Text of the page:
While the fantastically gorgeous CG cut-scenes certainly help, it’s the tone of the story that really makes all the difference here; this is emotional, often hard-hitting stuff – exactly the kind of things you don’t expect from the often cookie-cutter world of MMORPGs. Set in the new Asian-inspired lands of, Ala Mhigo which, despite being referenced way back in the original iteration of the game, has never actually ben playable until now, Stormblood tells a compelling yarn tied to an array of visually impressive and artistically imaginative locations. Needless to say, access to this new area has been worth the wait.
With its fantastic narrative combined with some of the finest quests in the series to date and an array of brilliant dungeons to assist in all of your levelling needs, Stormblood represents the amazing journey of a once reviled video game from commercial and critical disaster to arguably the very head of the genre. Whether that is true will be at least party down to personal taste, but when playing the new Stormblood content, it’s hard to argue with the consistent quality and the assuredness with which the series now carries itself.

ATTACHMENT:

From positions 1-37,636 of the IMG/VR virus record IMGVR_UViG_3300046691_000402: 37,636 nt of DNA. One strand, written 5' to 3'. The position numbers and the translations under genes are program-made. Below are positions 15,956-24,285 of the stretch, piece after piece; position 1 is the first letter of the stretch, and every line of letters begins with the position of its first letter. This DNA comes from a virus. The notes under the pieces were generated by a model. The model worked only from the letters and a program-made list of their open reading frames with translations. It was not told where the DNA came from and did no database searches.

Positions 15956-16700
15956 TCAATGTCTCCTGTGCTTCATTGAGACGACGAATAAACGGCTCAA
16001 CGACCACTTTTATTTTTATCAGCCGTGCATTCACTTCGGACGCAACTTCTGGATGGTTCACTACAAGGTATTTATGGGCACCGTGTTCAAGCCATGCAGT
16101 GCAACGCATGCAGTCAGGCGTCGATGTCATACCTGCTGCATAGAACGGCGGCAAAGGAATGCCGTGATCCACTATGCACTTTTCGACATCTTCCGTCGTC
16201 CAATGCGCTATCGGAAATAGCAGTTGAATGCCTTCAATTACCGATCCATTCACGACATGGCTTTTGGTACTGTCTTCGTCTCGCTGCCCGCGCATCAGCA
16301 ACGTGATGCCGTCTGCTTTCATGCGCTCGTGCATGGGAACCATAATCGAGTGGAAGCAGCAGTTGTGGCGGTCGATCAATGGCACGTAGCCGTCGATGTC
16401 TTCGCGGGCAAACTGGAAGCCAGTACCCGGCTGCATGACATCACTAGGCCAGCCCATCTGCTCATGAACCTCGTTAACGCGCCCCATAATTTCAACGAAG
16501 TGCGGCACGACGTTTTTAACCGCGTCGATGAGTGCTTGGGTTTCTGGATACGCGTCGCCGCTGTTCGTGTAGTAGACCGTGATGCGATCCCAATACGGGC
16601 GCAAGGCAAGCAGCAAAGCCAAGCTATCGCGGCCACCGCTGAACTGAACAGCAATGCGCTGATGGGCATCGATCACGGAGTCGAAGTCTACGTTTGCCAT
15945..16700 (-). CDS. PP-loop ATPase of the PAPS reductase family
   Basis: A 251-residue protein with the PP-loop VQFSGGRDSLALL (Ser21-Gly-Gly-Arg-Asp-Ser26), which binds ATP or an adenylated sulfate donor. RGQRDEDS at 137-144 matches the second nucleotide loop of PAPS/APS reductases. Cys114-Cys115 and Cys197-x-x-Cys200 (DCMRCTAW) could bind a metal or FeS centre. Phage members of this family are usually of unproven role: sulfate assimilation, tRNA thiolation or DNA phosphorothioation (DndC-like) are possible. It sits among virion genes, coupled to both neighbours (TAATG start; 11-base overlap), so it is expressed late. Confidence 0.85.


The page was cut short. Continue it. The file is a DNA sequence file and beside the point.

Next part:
It’s not all perfect of course – the underwater sections feel somewhat tacked on thanks to a lack of unique abilities or combat options, there is still the issue of having to grind your way (or pay your way) towards the newer content, and yes, the side-missions are still a bit pants and are devoid of the kind of rewards that their effort require of you, but despite these problems, Stormblood remains a fantastic experience for those willing to commit and a brilliant addition to the larger Final Fantasy XIV Online universe.
Final Fantasy XIV Online can be a rather overwhelming experience at first (especially if the Complete Edition represents your first foray into its grand world), but push past that initially steep learning curve and you will be treated to one of the finest MMORPGs around and a great Final Fantasy game in its own right. The new Stormblood content is the best so far, and while it does take a lot of effort to get to (level 60 doesn’t come easy), the payoff is certainly worth the effort. With Final Fantasy XIV’s exceptional gameplay now married to a genuinely compelling story, Square Enix have completely overturned the games’ horrendous launch to deliver what is now a genre defining experience. It might well scale even higher heights in the future, but at this point, Final Fantasy XIV Online has nothing left to prove.
REVIEW CODE: A complimentary Sony Playstation 4 code was provided to Bonus Stage for this review. Please send all review code enquiries to firstname.lastname@example.org.